From college students to senior citizens, high-risk driving is a multifaceted issue. But it’s not always the driver who’s at fault in an auto accident. If your vehicle gives out on you — and it doesn’t have to do with maintenance neglect on your part — you may actually hold stance in a courthouse. There are times when car manufacturers are at fault for an auto accident. Let’s go through the logistics.

What to know about automotive defects

Automotive defects mean the car manufacturer’s product is defective. Of course, not all defective products can help you win a lawsuit — like a radio, for instance. Here are the categories you should know about:

  • If your car has a design defect, it means there’s a flaw that can be traced all the way back to the vehicle’s design.
  • If your car has a manufacturing defect, it means there was an issue during the manufacturing stage of the vehicle’s production. It may not reach road standards of safety. It could be anything from headlights to brakes.
  • If your car has a warning or label defect, it may hold weight. These issues result when a car brand fails to warn you of a product’s dangers or risks via a label or warning statement. For example, you might see these with airbags.

Three main types of manufacturer liability

Now that we know the categories of defective products from car manufacturers, let’s dive into the three types of auto accident liability you may see in court. While liabilities may change from state to state throughout the US, here are the main ones:

  1. Strict
  2. Negligence
  3. Breach of warranty

Strict liability means the car manufacturer takes the blame for their defective products, which ended up causing damage to you, your vehicle or even a bystander.

Negligent liability means they may not have intentionally meant to cause harm, but ended up doing so based on design, manufacturing or another piece of the puzzle.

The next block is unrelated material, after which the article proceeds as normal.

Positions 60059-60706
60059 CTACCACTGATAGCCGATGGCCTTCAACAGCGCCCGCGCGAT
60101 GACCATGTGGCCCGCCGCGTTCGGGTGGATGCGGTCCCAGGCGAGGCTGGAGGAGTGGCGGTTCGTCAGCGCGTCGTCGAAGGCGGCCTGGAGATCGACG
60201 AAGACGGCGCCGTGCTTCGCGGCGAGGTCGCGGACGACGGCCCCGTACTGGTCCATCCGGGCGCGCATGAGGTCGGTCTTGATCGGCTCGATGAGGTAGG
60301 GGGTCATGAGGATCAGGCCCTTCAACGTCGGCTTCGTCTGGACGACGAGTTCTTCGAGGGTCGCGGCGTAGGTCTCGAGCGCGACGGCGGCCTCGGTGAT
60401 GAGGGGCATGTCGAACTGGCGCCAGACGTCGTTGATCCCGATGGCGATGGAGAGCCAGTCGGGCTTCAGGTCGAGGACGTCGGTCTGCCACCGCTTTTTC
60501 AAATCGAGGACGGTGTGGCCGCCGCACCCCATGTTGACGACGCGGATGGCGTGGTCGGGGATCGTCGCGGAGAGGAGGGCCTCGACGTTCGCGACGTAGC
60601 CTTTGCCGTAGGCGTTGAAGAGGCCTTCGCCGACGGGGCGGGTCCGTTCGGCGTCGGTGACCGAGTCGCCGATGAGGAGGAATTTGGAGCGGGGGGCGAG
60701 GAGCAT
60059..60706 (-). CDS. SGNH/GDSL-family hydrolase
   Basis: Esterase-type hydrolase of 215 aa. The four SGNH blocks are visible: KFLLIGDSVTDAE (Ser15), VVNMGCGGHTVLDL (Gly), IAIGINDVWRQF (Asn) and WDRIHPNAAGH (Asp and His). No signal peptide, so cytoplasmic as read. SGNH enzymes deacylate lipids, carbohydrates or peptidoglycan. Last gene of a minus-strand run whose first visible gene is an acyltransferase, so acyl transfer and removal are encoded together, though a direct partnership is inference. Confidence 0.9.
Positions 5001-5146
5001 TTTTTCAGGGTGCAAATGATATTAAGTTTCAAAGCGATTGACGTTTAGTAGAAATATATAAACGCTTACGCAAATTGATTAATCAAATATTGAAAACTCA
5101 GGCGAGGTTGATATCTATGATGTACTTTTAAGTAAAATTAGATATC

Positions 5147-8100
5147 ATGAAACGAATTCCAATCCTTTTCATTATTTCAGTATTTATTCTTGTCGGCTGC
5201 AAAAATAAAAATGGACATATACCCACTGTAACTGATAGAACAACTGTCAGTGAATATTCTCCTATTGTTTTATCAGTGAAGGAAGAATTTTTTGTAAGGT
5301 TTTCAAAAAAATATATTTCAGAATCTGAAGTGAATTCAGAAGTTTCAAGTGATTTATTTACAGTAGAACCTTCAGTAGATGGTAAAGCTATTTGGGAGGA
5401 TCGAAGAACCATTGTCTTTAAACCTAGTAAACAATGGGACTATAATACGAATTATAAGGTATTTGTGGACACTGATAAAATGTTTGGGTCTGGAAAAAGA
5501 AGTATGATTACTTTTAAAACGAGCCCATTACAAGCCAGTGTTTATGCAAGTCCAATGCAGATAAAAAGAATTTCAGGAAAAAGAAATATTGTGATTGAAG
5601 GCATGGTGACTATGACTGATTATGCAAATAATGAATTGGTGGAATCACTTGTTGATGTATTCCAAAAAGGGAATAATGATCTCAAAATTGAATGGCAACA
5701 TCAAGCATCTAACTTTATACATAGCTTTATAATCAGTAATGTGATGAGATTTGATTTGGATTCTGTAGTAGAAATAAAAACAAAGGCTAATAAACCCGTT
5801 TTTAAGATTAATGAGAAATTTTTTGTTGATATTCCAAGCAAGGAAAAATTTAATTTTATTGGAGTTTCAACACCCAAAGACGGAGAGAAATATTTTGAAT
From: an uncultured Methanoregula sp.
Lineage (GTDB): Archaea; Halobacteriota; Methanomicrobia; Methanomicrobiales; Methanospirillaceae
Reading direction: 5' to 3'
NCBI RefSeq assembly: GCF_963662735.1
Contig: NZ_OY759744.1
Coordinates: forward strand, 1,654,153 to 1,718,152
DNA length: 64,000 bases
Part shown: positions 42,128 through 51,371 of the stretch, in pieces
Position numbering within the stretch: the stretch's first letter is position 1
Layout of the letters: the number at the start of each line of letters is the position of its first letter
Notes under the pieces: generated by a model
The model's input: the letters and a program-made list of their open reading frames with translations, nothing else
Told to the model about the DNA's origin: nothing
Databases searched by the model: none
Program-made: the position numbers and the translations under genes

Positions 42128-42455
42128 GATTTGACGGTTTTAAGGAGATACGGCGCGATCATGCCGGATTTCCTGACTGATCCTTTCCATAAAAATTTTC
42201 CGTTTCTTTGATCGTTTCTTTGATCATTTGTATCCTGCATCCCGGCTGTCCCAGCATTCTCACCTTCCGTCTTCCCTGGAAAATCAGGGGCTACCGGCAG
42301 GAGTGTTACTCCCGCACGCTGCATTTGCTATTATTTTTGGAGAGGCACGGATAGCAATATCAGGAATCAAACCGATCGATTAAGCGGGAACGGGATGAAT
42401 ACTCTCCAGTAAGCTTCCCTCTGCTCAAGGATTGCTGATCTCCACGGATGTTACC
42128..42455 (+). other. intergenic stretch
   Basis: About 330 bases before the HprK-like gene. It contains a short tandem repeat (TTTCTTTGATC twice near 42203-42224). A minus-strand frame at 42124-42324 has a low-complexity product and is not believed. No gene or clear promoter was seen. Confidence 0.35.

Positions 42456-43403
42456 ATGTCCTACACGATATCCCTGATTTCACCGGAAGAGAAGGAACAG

As for breach of warranty, this means the defective product you’re highlighting is actually a breach of the car’s warranty (both implied and explicit warranties count here).

Take this evidence with you to court

Want to solidify your position against car manufacturers in court? Then you should come prepared.

How will you prove the vehicle’s defect that caused the auto accident? How will you prove your personal injury (this could mean medical records)? Can you tie a link between the two, beyond correlation?

Do you have proof of vehicular damage, like photographs and auto body technician statements?

If the police were called, do you have a copy of the report? What about any witness statements who were on the auto accident scene?

Has any other owner of the same car experienced the defect as well? If so, grab their testimony.

Know your rights as a driver

Believe it or not, car manufacturers are obligated to keep you safe. By putting their products out in the world, they must comply with standards of safety set by the National Highway Traffic Safety Administration (NHTSA). With that in mind, safety within your ride is a right, not a privilege.

If you suffer an auto accident as a result of negligence or other car manufacturer fault, know that you can take the big guys to court. You may just be one person, but you deserve justice — and holding these companies accountable for their actions will only help improve safety for others going forward.

Rachel Curry
"Hey! My name's Rachel Curry and I'm a full-time writer who loves telling the world's stories as much as hanging with my dogs (and that's saying a lot). A University of Delaware graduate, I've traveled extensively, living everywhere from Ireland to Thailand. Bylines include Matador Network and Delaware Today."

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    5 Comments

    1. I think recalls are the most tell tell issues where the manufacturer is held liable. Anything else may be hard to fight.

    2. oh boy, we are talking legalities!
      If you can “solidify your position against car manufacturers in court” over an accident, I would guess you could turn around and sue the car manufacturer.
      Have fun with your 10 year court battle against a multi-billion dollar corporation
      YIKES

    3. If you have the documentation and a legal representative, then take it to court. If you feel you will not be able to win you should still report the issue, maybe then you will find that you can join a class action lawsuit.

    4. Seems impossible to take on a car manufacturer. But if you have a brand new car and the brake pedal doesn’t work, I guess you need to defend yourself!

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